Apr 14, 2017
Turkish citizens head to the polls on Sunday to vote on a historic referendum that could potentially cement autocratic rule in the nation, consolidating power for President Recep Tayyip Erdogan.
If the referendum passes, "it will abolish the office of prime minister, enabling the president to centralize all state bureaucracy under his control and also to appoint cabinet ministers," AFP reports. Erdogan would also "control the judiciary" and essentially "rule by decree," Foreign Policy in Focus columnist Conn Hallinan further noted.
There is little disagreement on how pivotal that change could be. APobserved that the vote "could change the course of [Turkey's] history," while AFP reported that referendum is being regarded "as a crossroads in the modern history of the country that will affect not just the shape of its political system but also its relations with the West."
The vote is taking place against the backdrop of a widespread crackdown on dissent, with tens of thousands of people arrested under the ongoing State of Emergency declared by Erdogan after last summer's failed coup attempt.
Recent polling has shown that the public is split. According to AFP, "A poll by the Konda group showed 'Yes' ahead at 51.5 percent but the Sonar group has projected a 'No' vote of 51.2 percent, and with other polling companies producing different figures the outcome remains uncertain."
But observers note that surveys could be misleading, given the climate of fear and repression. "[P]redictions cannot be trusted," Turkish author and activist Elif Shafak wrote Friday. "The truth is, many people in Turkey have two opinions: a public opinion and a private opinion. Out of fear, many citizens refuse to share their private opinions with pollsters."
On Thursday, four United Nations special rapporteurs criticized the Turkish government, issuing a statement warning that the security crackdown "had undermined the chance for informed debate on the referendum. They said a state of emergency imposed after the abortive putsch had been used to justify repressive measures that might well intensify if Erdogan's powers are enhanced," Reuters reported.
Hallinan also recently outlined how Erdogan has "stacked the deck" for the vote:
Using last summer's failed coup as a shield, he's declared a state of emergency, fired 130,000 government employees, jailed 45,000 people--including opposition members of parliament--and closed down 176 media outlets. The opposition Republican People's Party says it's been harassed by death threats from referendum supporters and arrests by the police.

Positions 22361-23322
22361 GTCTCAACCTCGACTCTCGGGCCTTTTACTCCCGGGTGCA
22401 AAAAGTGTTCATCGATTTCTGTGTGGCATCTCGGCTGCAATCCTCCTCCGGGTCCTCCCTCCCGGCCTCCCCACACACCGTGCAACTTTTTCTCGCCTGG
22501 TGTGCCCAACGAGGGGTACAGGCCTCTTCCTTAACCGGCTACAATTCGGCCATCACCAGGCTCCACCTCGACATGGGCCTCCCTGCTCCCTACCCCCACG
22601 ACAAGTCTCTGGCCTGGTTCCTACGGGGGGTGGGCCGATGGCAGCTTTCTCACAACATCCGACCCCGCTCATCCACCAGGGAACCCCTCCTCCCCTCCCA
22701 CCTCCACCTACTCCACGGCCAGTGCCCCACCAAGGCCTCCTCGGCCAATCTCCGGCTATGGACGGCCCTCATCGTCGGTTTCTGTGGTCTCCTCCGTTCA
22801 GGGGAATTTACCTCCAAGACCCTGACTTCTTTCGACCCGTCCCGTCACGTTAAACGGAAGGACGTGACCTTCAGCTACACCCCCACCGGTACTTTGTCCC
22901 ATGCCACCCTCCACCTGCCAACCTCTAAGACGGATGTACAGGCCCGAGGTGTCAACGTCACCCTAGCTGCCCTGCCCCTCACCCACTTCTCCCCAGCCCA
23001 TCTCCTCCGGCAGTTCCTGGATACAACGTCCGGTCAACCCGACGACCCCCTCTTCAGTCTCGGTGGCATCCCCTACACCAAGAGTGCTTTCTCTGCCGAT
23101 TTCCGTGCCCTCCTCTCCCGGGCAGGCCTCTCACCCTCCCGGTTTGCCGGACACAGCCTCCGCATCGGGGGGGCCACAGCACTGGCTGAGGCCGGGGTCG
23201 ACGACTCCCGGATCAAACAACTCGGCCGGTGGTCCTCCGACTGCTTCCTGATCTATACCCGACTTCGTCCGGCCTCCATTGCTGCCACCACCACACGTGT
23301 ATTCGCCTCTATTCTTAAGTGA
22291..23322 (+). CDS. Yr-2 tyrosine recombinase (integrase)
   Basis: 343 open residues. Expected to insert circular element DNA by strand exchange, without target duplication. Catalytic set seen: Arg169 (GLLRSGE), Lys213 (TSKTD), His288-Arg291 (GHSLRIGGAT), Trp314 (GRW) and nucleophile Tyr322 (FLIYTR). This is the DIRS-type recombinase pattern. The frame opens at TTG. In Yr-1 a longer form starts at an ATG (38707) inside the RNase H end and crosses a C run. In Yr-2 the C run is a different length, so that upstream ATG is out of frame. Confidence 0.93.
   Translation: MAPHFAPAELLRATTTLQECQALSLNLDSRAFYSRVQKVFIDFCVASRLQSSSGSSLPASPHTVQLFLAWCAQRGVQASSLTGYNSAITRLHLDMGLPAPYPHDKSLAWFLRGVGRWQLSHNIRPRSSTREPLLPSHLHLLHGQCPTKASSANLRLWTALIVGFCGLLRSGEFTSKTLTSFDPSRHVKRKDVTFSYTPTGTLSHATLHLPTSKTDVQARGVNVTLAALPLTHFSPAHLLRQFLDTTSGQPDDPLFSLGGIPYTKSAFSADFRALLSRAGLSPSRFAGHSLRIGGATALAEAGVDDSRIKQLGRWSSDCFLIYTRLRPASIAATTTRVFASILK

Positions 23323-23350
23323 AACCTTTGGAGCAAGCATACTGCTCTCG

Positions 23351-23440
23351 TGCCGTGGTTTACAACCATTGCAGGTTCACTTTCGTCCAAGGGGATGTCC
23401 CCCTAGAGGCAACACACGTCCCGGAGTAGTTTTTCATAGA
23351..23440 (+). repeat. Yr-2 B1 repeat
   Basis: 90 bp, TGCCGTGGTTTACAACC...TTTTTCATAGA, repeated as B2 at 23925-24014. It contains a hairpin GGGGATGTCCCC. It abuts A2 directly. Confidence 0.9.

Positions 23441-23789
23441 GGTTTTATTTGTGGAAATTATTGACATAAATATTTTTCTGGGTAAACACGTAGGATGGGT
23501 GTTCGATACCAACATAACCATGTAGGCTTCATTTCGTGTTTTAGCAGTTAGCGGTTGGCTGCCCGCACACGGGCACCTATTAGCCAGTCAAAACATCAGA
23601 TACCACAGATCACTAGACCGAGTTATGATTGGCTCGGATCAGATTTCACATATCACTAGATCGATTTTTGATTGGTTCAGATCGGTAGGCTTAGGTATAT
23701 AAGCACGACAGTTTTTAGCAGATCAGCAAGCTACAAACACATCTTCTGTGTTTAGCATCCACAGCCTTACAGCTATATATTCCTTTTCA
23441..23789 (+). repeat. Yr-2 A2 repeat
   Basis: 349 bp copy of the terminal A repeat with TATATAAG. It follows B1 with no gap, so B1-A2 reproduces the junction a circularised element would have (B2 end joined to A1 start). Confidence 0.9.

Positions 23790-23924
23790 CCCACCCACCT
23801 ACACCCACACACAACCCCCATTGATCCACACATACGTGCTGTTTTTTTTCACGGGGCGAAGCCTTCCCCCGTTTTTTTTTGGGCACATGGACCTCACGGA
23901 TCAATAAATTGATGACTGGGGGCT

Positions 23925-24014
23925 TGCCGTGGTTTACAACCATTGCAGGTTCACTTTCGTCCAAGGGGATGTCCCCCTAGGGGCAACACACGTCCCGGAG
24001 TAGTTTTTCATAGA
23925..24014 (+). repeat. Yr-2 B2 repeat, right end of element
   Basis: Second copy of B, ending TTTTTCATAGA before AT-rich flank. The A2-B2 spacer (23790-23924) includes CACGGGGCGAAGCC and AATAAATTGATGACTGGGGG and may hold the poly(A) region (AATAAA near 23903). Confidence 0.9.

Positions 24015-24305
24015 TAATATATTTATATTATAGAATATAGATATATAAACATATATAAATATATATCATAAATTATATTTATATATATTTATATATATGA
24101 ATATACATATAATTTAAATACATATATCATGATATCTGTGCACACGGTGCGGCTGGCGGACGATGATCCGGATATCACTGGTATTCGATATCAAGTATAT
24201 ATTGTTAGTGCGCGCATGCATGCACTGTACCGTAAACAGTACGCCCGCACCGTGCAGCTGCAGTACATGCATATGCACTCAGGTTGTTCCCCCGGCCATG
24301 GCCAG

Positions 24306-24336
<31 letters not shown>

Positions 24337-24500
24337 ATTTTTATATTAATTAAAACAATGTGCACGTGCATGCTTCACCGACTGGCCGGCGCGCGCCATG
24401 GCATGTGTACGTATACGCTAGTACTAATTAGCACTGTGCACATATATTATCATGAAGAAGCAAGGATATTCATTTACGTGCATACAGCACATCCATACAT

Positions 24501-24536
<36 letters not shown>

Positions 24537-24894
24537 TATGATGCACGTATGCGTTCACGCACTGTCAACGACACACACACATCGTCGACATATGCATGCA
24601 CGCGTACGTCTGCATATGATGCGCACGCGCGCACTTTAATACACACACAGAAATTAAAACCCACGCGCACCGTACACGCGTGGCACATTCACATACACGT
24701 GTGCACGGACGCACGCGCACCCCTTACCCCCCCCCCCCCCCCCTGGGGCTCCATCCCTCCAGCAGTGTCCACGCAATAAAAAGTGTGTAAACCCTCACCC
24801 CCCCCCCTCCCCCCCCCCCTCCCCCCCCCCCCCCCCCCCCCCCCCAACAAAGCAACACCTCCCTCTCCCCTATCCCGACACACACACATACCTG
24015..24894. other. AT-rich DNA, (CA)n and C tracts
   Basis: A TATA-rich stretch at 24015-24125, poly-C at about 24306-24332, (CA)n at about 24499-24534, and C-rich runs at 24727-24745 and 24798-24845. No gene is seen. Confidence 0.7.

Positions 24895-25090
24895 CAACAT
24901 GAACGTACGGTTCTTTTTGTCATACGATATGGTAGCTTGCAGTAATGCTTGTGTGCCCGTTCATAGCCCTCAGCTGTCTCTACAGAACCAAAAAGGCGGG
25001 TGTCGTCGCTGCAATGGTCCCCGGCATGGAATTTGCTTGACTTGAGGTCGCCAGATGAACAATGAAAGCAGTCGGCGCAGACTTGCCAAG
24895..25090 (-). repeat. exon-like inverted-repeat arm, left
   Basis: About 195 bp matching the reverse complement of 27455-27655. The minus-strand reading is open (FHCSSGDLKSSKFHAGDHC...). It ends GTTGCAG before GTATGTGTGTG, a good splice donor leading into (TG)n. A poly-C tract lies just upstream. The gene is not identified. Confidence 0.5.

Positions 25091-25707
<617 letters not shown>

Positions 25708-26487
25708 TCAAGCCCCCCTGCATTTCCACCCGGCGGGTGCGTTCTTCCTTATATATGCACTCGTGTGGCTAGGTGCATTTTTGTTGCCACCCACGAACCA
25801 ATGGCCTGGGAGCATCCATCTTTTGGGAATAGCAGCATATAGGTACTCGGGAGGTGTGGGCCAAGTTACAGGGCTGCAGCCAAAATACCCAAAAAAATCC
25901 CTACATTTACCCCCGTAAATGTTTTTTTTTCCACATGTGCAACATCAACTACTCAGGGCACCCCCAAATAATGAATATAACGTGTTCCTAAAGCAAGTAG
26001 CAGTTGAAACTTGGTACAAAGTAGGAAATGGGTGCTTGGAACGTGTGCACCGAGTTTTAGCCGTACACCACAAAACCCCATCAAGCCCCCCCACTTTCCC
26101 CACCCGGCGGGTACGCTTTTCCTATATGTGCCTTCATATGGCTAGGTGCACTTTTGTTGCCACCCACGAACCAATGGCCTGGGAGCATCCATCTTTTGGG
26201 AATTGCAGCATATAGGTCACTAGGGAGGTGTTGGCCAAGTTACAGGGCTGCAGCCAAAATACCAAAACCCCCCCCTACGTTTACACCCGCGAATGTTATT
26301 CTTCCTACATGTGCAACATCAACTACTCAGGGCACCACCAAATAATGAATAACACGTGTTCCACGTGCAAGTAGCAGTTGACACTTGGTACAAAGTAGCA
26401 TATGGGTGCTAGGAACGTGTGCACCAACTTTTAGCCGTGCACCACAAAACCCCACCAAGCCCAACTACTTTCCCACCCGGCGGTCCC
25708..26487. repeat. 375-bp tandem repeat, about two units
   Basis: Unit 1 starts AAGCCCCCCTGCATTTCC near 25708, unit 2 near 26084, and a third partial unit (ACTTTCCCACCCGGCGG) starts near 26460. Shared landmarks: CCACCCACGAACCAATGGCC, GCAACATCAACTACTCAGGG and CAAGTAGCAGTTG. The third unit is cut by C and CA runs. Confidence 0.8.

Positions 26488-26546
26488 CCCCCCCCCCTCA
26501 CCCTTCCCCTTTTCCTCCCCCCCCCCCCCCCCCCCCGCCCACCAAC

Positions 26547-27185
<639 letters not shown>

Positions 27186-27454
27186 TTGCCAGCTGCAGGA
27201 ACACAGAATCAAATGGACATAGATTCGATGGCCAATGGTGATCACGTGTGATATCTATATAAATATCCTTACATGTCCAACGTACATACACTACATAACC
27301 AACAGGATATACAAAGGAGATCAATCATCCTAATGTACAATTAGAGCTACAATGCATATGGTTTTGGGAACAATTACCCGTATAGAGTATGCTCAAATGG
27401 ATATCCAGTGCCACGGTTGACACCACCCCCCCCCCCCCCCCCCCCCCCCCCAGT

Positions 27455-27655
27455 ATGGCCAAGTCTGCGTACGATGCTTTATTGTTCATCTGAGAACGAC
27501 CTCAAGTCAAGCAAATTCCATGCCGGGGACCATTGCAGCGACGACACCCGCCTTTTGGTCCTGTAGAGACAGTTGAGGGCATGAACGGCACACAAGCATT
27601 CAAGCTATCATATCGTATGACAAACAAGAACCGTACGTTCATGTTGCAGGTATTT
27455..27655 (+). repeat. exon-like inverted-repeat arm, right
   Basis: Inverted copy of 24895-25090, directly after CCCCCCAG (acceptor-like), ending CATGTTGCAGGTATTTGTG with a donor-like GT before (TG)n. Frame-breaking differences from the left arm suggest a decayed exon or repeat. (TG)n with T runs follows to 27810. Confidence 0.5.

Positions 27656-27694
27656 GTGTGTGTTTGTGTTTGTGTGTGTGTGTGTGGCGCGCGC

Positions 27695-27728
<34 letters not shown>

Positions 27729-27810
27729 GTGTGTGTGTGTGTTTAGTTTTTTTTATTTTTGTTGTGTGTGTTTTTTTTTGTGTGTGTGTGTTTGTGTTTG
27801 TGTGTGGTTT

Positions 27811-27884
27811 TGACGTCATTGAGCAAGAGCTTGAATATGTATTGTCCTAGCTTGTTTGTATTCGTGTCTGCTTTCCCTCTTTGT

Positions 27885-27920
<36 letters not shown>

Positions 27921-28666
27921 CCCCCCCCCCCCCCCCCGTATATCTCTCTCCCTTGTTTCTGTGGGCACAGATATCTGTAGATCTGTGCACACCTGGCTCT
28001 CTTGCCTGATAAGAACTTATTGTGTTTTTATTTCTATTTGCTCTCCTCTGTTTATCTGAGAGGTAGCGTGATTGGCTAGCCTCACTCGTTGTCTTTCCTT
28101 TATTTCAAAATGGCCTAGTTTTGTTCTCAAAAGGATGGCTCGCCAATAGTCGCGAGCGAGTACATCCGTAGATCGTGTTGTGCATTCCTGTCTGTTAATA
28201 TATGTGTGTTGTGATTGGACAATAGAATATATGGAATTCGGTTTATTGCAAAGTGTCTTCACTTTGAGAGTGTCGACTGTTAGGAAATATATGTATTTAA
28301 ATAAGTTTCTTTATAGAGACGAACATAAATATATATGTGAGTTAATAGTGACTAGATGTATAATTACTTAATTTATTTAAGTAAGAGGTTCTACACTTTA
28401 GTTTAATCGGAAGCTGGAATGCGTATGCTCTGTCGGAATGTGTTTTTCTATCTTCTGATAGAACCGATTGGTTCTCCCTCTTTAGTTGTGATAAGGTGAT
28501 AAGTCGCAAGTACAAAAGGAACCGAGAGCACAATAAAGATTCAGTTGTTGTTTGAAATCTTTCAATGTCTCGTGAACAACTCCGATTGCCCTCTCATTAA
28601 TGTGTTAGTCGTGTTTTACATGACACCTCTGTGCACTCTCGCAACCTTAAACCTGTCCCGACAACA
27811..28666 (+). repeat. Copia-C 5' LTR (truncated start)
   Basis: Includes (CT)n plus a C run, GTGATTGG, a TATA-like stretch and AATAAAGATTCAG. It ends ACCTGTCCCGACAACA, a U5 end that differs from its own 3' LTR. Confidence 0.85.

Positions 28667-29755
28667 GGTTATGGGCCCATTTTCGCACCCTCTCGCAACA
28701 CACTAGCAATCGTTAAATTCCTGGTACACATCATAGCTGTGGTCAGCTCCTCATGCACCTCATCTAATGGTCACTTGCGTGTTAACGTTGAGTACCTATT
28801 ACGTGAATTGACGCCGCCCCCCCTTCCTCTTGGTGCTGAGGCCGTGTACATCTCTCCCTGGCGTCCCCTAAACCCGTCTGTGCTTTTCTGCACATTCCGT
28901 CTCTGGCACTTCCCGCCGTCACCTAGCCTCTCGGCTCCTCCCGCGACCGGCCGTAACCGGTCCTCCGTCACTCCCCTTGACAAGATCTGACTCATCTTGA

Meanwhile he's deliberately picked fights with Germany, Austria, and the Netherlands to help whip up a storm of nationalism, and he charges that his opponents are "acting in concert with terrorists." Selahattin Demirtas, a member of parliament and co-chair of the Kurdish-dominated People's Democratic Party, the third largest political formation in Turkey, is under arrest and faces 143 years in prison. Over 70 Kurdish mayors are behind bars.
Erdogan's AKP government, Shafak further noted, "is supported by the far-right and Euro-skeptic MHP (the Nationalist Movement party). Together they form the largest bloc in the parliament."
"The opposition is fragmented, disorganized," she added, noting that it includes the secularist CHP (the Republican People's party), the Kurdish community, and Turkish conservative leader Meral Aksener.
"But the staunchest opponents of the AKP-MHP bloc are ordinary Turkish citizens," Shafak said: "Students, professionals, artists, minorities, and especially feminists. The women's movement in Turkey is going through a transformation and revival. This is not a coincidence. When societies slide into authoritarianism, ultranationalism and fanaticism, women have much more to lose than men. Women have been holding anti-AKP rallies. They organize campaigns on social media, writing hayir (no) with their bodies, urging everyone to hang purple cloth from their windows and balconies as a sign of support for gender equality."
If the referendum passes, the changes will take effect with the next general elections, which are slated for 2019.
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